“Create a minimum job quality standard.” An impossible demand?

September 7, 2018

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By Martyn Evans, Chief Executive, Carnegie UK Trust co-chair of the Measuring Job Quality Working Group

The ambition for ‘full employment’ became a key party political battleground over the 20th century. The skirmishes lasted into this century, even within the same party. When he was Chancellor, George Osborne criticised the Thatcher government declaration that unemployment was a price “well worth paying” to bring down inflation. Speaking in 2014 Osborne said: “Today I’m making a new commitment, a commitment to fight for full employment in Britain – making jobs a central goal of our economic plan.”

There was very good reason for the past and present focus on the number of jobs. Even within advanced social protection benefit schemes, paid work has still proved to be the best route out of poverty. Work was also a source of personal status as well as material and social enrichment. Today the numbers in work in the UK are at a record high. However the battleground on employment has been shifting.  Now quality of work has come under increasing scrutiny. The reasons for this shift include unprecedented levels of in-work poverty and fears of growing job insecurity and inequality.

Matthew Taylor’s Modern Employment Review celebrated the UK’s strong record for both measuring and creating employment-job numbers. However – and crucially – it challenged government to look beyond the number of jobs created and to focus on the outcome of ‘work that is fair and decent, with realistic scope for development and fulfilment’. In accepting nearly all of the report’s recommendations the UK government has indicated its willingness to respond positively to the challenge.

Impressive early action had already been undertaken by different UK jurisdictions on job quality. The Scottish Fair Work Convention drafted a Fair Work Framework to scope what fair work means in practice. The Welsh Government created a Fair Work Commission and now a Fair Work Board.  The Northern Ireland Executive has a commitment to ‘more people working in better jobs’. The Mayor of London has a Fair Work Charter. Greater Manchester has a ‘Good Employer Charter’.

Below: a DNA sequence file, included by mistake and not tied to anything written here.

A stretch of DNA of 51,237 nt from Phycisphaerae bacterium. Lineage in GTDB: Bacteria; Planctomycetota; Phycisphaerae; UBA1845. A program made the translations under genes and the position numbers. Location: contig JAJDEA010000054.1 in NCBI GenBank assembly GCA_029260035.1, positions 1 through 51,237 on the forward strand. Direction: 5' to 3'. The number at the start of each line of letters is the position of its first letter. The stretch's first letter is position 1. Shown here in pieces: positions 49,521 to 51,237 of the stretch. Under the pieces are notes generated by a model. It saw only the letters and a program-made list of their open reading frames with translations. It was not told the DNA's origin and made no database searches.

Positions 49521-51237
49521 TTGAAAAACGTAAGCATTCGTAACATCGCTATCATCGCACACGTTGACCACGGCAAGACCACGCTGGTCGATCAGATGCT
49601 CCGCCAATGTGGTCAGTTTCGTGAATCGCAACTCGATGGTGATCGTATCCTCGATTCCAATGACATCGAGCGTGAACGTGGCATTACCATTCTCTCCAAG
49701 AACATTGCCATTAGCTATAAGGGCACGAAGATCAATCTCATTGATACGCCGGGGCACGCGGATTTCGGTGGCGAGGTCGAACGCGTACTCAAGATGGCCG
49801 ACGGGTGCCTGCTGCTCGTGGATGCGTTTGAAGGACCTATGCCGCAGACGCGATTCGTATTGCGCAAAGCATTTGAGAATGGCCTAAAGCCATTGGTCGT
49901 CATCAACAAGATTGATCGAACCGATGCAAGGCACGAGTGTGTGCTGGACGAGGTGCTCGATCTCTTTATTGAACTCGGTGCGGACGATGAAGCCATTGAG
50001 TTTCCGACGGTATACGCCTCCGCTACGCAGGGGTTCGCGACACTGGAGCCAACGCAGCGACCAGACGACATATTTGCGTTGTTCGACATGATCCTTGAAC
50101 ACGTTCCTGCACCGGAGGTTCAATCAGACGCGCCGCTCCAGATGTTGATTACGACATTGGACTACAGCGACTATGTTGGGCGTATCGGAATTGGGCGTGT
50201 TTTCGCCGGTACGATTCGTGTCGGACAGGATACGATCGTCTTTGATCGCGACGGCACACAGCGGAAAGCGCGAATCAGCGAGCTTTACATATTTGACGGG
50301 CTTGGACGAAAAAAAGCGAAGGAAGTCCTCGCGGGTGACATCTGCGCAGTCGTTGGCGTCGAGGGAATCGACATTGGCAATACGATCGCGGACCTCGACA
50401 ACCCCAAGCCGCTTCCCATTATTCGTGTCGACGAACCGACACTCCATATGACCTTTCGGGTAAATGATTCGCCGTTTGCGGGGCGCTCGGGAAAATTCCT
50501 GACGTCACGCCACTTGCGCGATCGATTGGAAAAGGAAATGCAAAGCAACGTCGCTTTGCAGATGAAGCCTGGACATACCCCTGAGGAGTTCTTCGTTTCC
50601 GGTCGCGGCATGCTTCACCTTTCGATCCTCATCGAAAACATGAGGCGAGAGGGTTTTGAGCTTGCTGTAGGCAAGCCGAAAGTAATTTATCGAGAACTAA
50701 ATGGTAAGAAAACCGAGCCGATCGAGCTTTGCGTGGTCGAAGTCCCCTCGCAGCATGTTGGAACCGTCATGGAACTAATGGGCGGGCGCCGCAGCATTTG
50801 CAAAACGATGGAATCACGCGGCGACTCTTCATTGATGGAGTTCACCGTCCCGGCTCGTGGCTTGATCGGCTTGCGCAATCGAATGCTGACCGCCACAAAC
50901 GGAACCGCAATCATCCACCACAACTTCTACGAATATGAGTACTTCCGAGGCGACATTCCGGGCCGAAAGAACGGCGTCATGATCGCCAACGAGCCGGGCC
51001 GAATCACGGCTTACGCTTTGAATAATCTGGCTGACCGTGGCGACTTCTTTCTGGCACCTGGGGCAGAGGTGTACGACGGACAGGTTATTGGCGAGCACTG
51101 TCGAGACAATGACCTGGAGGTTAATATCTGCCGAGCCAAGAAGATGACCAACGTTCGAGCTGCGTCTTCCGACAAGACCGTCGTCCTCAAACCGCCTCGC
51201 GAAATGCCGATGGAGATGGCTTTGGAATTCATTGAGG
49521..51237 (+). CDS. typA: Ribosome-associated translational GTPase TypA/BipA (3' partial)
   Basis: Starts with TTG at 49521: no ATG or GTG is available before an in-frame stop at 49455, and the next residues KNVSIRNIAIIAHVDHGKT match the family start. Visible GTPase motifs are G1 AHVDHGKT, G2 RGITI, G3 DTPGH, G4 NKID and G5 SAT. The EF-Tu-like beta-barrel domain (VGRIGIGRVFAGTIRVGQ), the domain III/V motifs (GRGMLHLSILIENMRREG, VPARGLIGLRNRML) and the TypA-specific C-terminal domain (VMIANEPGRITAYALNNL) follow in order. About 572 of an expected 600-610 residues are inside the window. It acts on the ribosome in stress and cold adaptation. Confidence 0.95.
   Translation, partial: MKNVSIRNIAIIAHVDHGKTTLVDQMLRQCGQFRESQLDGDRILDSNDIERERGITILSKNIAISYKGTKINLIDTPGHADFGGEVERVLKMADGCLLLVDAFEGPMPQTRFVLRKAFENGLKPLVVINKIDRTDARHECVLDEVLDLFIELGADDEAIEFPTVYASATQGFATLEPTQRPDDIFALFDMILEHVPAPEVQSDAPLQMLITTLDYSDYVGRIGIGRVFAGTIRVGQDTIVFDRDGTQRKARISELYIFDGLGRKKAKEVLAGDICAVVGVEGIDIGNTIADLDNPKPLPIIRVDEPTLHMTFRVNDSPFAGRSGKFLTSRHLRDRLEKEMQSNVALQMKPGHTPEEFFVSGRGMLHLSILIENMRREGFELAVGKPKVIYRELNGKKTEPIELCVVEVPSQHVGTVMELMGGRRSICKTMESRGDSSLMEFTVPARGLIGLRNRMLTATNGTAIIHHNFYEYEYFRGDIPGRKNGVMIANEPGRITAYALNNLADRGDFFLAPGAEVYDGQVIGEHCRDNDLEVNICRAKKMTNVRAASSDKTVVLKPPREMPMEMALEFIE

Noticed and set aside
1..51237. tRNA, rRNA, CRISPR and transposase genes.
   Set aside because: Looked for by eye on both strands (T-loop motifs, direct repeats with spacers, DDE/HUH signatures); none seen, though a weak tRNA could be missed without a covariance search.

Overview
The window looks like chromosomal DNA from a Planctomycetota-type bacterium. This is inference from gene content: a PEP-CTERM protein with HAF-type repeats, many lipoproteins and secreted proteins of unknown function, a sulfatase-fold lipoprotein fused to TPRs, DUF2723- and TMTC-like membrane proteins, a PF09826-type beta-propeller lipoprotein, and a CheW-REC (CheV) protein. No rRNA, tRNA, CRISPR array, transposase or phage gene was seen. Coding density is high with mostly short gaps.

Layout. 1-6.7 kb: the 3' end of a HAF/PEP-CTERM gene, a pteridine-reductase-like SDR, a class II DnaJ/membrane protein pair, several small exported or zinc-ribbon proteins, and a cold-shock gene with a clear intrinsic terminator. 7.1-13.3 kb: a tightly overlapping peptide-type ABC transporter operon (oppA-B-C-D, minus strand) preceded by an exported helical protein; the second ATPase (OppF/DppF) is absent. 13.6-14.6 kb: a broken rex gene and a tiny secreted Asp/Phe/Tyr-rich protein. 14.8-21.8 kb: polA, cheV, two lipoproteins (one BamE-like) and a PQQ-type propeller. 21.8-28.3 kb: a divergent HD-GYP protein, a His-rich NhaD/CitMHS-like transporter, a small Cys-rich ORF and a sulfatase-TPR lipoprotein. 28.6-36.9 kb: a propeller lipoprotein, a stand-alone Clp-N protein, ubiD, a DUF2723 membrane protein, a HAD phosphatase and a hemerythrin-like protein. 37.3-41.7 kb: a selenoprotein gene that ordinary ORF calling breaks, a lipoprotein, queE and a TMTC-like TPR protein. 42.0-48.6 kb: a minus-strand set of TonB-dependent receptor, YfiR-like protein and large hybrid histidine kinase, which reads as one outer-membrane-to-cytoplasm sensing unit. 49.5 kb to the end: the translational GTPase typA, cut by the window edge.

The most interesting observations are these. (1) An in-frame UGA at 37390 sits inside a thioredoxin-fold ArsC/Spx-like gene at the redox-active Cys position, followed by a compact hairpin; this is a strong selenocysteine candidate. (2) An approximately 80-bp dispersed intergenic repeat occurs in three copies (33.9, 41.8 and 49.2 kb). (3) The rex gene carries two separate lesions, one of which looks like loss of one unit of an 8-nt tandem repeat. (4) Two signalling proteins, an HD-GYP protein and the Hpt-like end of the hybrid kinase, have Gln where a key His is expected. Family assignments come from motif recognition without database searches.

For quality of work to go from being an aspiration to effective public policy with the right instruments for change applied, we need a commonly agreed definition of ‘good work’ and a way of measuring progress towards that goal. In other words, we need a robust and detailed job quality measurement framework. Effective job quality measurement will tell us more about the reality and complexity of work and its impact on the quality of life for citizens. Measurement should be able to tell us what different people, in different circumstances, in very different sectors experience at work and what their views are.

Over the course of the last year, a group of experts, from many organisations concerned with addressing job quality in the UK, have contributed their knowledge and perspectives to examine the barriers and complexities of implementing a new approach to measuring job quality in the UK. The report was published in September and is available here.

One of shortest but most challenging recommendations of the report is that the UK Government should explore the development (in time and with the insight provided by the Report’s recommended measurement system) of a ‘minimum job quality standard’. The creation of such a minimum standard, if properly constructed, should allow a very clear story to be communicated about where the poorest quality jobs are. The ‘location’ could be by geography, sector, individual characteristics or a combination.

It is worth remembering that in the UK in the 1990’s policy makers in general and economists in particular were generally hostile to the idea of a ‘minimum wage’. They characterised supporters as being economically illiterate and politically naive. They have since shifted their thinking radically! We might expect the same dismissal of the idea of a ‘minimum job quality standard’. Who will history prove right?